I recently saw pictures of the forthcoming, eight-generation Chevrolet Corvette in a news story. Of course, the car was heavily camouflaged, and it was being piloted through Manhattan by Corvette Chief Engineer Tadge Juechter, with GM CEO and Chairwoman Mary Barra riding shotgun. Both of their faces positively beamed in a way that a genuine smile radiates from the inside out. These were not typical auto conglomerate upper-management press photo smiles. Barra and Juechter looked like they were having a ball, and their enthusiasm for GM’s new baby was apparent and inspiring. Bless them.
However, when I viewed a profile shot of this C8-in-disguise, I paused… long and hard. It has been out there for a while that the upcoming 2020 Corvette will have its engine mid-ship, breaking a 66-year tradition of front-engined cars. Mine is probably only one of a least a handful of CC articles that will reference the new ‘Vette, and as is my normal practice, I will defer writing about details of the technical specifics of the new car to other contributors who are better qualified to do so.
From a visual standpoint, however, I don’t know that I’m ready for mid-engine proportions on a car called “Corvette”. When the C7 was introduced for model year 2014, I thought it featured many daring visual cues that broke with tradition, not the least of which were the non-round twin taillamp clusters. The current design is creased and still looks menacing, even if I feel it has aged more quickly than some of the cleaner designs that preceded it. (The C5 still looks good to me, today.) The most important thing about the seventh-generation car, though, was that even with all of the changes in its visual identity from what came before it, it still looked like a Corvette.
Our featured ’81, from the C3’s penultimate year of production, was one of about 40,600 units – a sales figure that was flat over the prior year, and impressively so for a basic design that was thirteen years old at the time. To your author, a kid who came of age in the ’80s, this red car is quintessentially “Corvette”. Yeah, there’s that ubiquitous Prince song that many of us could sing while half-asleep, but this example’s Corvette-ness goes even deeper than that for me. It’s red. It’s hot. The t-tops are off. Corvettes just like this one were the epitome of cool to so many kids my age. I’ve written all of this before in a previous post on a different C3 that was parked in this very same spot seven years prior to when I took these photos.
This Corvette has a long hood, curved rear glass, and proportions traditionally associated with these cars. The C8 has none of these things. In my personal life, I’ve been trying to open up more to embracing the inevitabilities of change – at the office, in personal relationships, finances, and just in general. It may sound cliche, but it’s true that change really is the only constant, and in so many areas. So, why am I having such a hard time with the Corvette’s substantial reinvention for 2020? I am, as in current parlance, genuinely shook.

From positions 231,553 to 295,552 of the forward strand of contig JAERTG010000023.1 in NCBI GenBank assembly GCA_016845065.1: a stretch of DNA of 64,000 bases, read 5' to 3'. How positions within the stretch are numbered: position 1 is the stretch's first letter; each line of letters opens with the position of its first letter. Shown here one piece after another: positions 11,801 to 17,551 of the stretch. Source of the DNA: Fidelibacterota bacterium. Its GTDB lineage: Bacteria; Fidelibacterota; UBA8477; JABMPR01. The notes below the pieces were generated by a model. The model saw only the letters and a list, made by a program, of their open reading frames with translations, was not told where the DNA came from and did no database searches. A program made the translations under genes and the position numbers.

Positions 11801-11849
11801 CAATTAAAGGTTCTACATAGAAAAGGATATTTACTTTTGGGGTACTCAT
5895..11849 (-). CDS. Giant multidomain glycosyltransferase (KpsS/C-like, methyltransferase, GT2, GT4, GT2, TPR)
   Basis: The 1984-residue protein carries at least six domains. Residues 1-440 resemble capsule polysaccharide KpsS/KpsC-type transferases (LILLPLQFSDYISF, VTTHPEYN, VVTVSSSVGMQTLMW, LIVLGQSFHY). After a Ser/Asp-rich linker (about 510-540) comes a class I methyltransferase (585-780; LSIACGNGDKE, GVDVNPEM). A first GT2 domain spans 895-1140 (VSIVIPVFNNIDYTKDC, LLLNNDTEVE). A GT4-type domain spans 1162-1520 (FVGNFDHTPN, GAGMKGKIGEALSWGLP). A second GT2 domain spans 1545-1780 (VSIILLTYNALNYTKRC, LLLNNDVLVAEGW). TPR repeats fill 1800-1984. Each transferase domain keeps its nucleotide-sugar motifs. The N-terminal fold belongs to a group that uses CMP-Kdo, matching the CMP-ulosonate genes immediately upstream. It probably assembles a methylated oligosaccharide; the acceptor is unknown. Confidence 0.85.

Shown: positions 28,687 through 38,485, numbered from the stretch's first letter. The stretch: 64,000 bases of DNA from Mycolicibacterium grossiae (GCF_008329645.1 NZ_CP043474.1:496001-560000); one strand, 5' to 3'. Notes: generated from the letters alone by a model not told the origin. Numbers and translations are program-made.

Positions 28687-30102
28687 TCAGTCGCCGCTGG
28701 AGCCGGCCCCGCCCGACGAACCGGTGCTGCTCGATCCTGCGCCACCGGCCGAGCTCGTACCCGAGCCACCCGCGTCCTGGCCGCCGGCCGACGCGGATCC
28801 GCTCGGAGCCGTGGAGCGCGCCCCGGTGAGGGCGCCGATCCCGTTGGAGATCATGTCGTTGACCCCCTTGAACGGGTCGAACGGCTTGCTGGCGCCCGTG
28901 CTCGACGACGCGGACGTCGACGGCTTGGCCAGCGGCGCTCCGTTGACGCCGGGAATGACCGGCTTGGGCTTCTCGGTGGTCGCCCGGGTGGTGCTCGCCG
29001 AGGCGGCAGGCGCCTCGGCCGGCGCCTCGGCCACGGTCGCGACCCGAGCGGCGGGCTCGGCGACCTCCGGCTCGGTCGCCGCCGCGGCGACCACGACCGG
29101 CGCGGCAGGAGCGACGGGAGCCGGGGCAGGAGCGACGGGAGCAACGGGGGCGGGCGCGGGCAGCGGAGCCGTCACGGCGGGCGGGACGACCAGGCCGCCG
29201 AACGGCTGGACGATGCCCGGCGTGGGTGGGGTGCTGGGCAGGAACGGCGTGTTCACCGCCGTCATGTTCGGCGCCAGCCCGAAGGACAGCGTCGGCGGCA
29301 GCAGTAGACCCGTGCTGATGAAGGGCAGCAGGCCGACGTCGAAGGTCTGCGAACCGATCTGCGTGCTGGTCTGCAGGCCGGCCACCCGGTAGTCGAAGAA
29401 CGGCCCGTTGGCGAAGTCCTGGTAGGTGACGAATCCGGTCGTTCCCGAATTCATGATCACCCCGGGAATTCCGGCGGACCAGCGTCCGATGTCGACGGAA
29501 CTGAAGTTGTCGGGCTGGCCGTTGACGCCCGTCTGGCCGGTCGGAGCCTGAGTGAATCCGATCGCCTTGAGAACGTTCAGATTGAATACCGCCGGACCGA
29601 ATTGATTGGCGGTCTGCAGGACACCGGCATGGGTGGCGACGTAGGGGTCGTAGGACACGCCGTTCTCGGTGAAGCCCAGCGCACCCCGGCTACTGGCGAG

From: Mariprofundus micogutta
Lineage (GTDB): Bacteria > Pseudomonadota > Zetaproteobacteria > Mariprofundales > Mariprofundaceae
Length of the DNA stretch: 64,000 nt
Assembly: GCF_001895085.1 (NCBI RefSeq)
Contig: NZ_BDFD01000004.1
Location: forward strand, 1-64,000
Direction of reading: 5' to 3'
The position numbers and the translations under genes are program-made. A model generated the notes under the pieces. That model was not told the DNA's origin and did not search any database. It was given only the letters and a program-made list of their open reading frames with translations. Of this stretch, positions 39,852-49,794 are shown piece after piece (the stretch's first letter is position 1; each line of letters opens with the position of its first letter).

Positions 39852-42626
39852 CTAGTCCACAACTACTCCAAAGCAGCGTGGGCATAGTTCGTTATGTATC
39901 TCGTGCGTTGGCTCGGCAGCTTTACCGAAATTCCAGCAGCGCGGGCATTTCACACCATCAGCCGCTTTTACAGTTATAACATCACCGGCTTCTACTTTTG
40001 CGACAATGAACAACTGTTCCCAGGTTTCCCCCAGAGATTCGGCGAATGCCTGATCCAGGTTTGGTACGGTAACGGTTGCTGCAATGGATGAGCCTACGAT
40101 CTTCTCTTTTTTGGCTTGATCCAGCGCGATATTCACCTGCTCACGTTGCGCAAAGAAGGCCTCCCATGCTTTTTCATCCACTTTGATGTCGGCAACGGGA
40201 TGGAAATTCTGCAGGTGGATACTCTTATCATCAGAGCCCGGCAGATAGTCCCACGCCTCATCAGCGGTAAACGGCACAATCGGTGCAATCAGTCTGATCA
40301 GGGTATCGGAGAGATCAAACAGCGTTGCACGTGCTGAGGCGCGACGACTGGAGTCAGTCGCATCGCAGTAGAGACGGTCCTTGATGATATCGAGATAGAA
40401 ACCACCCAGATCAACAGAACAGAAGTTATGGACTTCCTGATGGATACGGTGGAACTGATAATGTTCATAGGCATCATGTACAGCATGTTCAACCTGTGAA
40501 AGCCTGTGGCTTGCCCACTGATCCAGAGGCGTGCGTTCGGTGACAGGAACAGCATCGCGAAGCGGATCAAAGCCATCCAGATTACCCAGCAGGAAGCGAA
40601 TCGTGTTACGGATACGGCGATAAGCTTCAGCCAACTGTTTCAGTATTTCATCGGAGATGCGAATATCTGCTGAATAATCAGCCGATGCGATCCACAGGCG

The pizzeria in the background of many of these photos, Gino’s North (as also seen directly above and which I had referenced in a previous piece), serves as a very good metaphor for what appears to be up next for Chevy’s iconic fiberglass sports car. In the decade-plus that I’ve lived in Chicago’s Edgewater neighborhood, Gino’s North has been one of my favorite restaurants – for the delicious food and cocktails, ambiance, history, great prices, jukebox, and friendly service. I used to love the very old-school glass block facade and neon sign that proclaimed “OPEN ‘TIL 2 AM”. The wood paneling on the inside and jazz on the jukebox (yes, I played that Kenny Burrell you’re all bopping to) contributed to the throwback experience of enjoying a pie at an eatery that had been open since 1941.
Then came the Chicago Transit Authority’s (CTA’s) semi-modernization project of the Granville station, under which Gino’s North is located. Upon completion of this project, the entire front of the restaurant had been opened up with floor-to-ceiling windows. The wood paneling in the main dining area had gone away. It suddenly felt like I was enjoying my “Gino’s Special” twelve-inch pizza and Maker’s Mark Manhattan inside of a giant fishbowl. People would now stop and gawk in from the outside. The slightly-seedy-but-not-really vibe was gone, and I missed it. This place lost much of its magic with me, at the time. I didn’t stop going, though.
Fast forward seven years to present day, and I’ve come to love the giant windows (which are lovely during a fluffy snowfall in winter) and wide-open ambiance. Some sort of shift in my tastes and/or acceptance had eventually occurred, and while I will always treasure my memories of my earlier experiences at Gino’s North, in 2019, I couldn’t imagine this place any other way than how it is today, post renovations.
As for the new Corvette, I know I will eventually come around. I also realize this isn’t the first time I’ve ever seen pictures of a mid-engined car with the “‘Vette” name attached to it, thinking specifically of the Aerovette concept of the mid-/late-1970s. The world continues to change, just as it always has. This former Billboard magazine junkie (who used to be able to rattle off the titles and artists of the songs in the weekly Top-10 on the Hot 100 chart with accuracy) probably couldn’t name ten artists in the entire top-40 right now. Both tastes and the substance of popular things evolve. It’s all good, though, and I do hope the radically redesigned Corvette is a success. Just give me time to genuinely love its proportions.
Edgewater, Chicago, Illinois.
Thursday, August 2, 2018.